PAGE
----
Breaking It Down To What You Can Control
Everyone has heard that in order to accomplish anything we must have goals. Goals can be modest (I want to make more money) and they can be lofty (I want to become President). Goals can be vague (I want to be healthier) and they can be specific (I want straight A’s).
One thing the above goals all have in common is that achieving each one depend on something that is out of one’s control.
Making more money may require someone else wanting to buy what you’re selling or a boss being able to pay more. Becoming President requires at the very least getting someone you don’t know to vote for you. Wanting to be healthier is just plain vague and getting straight A’s requires a teacher agreeing with your answers on tests or homework.
John Williams, the creator of Academic Life Coaching (ALC) proclaims, “Goals are over-rated!” Williams continues from the ALC student workbook, “On one hand, having goals are great. But unfortunately, the word goal is overused. The concept of having ‘SMART’ goals gets closer to being useful, but the whole process of setting goals and then trying really hard to get them (often doing the same actions, just harder) usually leads to frustration.”
At Academic Life Coaching we like to work with the concept of a well-formed outcome. We help the student create a system that leads to an outcome. I suggest that by living in the moment helps us build the blocks toward reaching whatever it is you are looking for.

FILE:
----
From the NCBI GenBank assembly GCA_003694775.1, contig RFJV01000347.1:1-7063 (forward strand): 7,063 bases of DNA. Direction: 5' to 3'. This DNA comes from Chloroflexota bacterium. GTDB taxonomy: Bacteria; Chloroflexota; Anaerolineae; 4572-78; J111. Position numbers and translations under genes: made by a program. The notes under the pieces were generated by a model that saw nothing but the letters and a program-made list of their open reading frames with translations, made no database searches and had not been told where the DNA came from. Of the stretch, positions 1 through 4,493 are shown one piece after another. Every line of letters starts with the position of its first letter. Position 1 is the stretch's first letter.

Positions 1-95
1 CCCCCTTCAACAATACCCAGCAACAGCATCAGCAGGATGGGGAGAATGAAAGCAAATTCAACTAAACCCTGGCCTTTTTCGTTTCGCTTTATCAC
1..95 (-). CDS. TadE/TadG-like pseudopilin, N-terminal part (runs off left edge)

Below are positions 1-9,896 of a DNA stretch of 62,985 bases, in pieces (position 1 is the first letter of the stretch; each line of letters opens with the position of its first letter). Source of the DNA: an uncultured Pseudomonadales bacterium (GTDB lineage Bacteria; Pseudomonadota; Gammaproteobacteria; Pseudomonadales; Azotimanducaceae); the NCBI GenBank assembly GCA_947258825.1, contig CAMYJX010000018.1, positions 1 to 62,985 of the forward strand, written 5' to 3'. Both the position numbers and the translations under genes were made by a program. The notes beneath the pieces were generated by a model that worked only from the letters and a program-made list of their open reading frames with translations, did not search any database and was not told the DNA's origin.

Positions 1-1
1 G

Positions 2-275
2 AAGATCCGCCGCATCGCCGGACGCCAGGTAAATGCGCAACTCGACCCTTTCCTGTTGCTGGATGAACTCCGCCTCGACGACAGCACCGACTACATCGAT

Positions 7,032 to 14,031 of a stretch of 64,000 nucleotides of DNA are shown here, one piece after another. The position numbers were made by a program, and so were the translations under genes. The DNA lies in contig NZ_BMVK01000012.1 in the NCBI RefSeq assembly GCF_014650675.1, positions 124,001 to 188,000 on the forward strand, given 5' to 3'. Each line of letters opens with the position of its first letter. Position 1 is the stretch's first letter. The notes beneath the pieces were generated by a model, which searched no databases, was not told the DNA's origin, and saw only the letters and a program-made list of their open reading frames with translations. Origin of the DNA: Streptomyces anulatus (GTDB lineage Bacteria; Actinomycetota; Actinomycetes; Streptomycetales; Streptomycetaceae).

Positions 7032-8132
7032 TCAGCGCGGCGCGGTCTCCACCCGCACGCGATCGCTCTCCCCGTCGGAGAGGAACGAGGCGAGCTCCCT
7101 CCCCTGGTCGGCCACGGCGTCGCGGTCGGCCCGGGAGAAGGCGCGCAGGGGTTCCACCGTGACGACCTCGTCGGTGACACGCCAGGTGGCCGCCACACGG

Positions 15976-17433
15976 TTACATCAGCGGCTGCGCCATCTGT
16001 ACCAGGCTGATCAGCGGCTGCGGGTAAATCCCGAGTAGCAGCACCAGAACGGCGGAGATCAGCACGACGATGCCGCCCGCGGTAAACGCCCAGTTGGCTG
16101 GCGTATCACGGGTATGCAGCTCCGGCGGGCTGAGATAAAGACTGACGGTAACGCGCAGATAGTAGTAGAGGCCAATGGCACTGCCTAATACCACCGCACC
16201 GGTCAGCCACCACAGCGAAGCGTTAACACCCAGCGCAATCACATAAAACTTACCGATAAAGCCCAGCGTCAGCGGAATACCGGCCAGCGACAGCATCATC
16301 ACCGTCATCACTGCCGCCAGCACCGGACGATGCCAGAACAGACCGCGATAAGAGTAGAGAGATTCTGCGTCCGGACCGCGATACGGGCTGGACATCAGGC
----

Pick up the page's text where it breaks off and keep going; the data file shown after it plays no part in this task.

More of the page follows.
A well-formed out come has four tenets:
• It is stated in the positive
• Getting started and the success (or failure) of the outcome depends entirely on you
• It has a good size to time ratio that moves you into action and keeps you moving at a comfortable pace. In other words it is happening now!
• It is specific and measurable
Notice that the four things stated gives you full control over what happens. Having control over something relieves a ton of stress whether it’s in your job or schoolwork.
In addition to my work as an Academic Life Coach I also coach high school baseball. I often hear my players say, “I have a goal of hitting .375.” I tell them that they don’t have control over that. The opposing pitcher we see may be really good or the fielders make an incredible play or every ball you hit one day goes right to a fielder no matter how hard you hit it.
I will suggest they come up with a well-formed outcome.
In addition to our team practice…
• I will hit on a tee every day for 100 swings.
• I will meet with a teammate each day for extra batting practice in the cage.
• I will visualize myself being successful for five minutes prior to every game.
• I will work with my coach individually each week on both my strength and weaknesses. Even if it just talking.
Once again, notice that the above; are all stated positively, it depends entirely on the individual, it happens at a minimum every week and it is measurable. You either did it or you didn’t.
Now it’s your turn. Again from the ALC student workbook –
Pick an area of your life that you want to improve.
What structure or system do you need to make this outcome easy to accomplish?
What will let you know that you’ve accomplished this outcome?
Many people that use this plan will find that they start to use it in other areas of their life. The process becomes a habit. Little things do make a huge difference over time.
Pick the things you can control and lose the worry over the big picture. Take control of your own life and enjoy.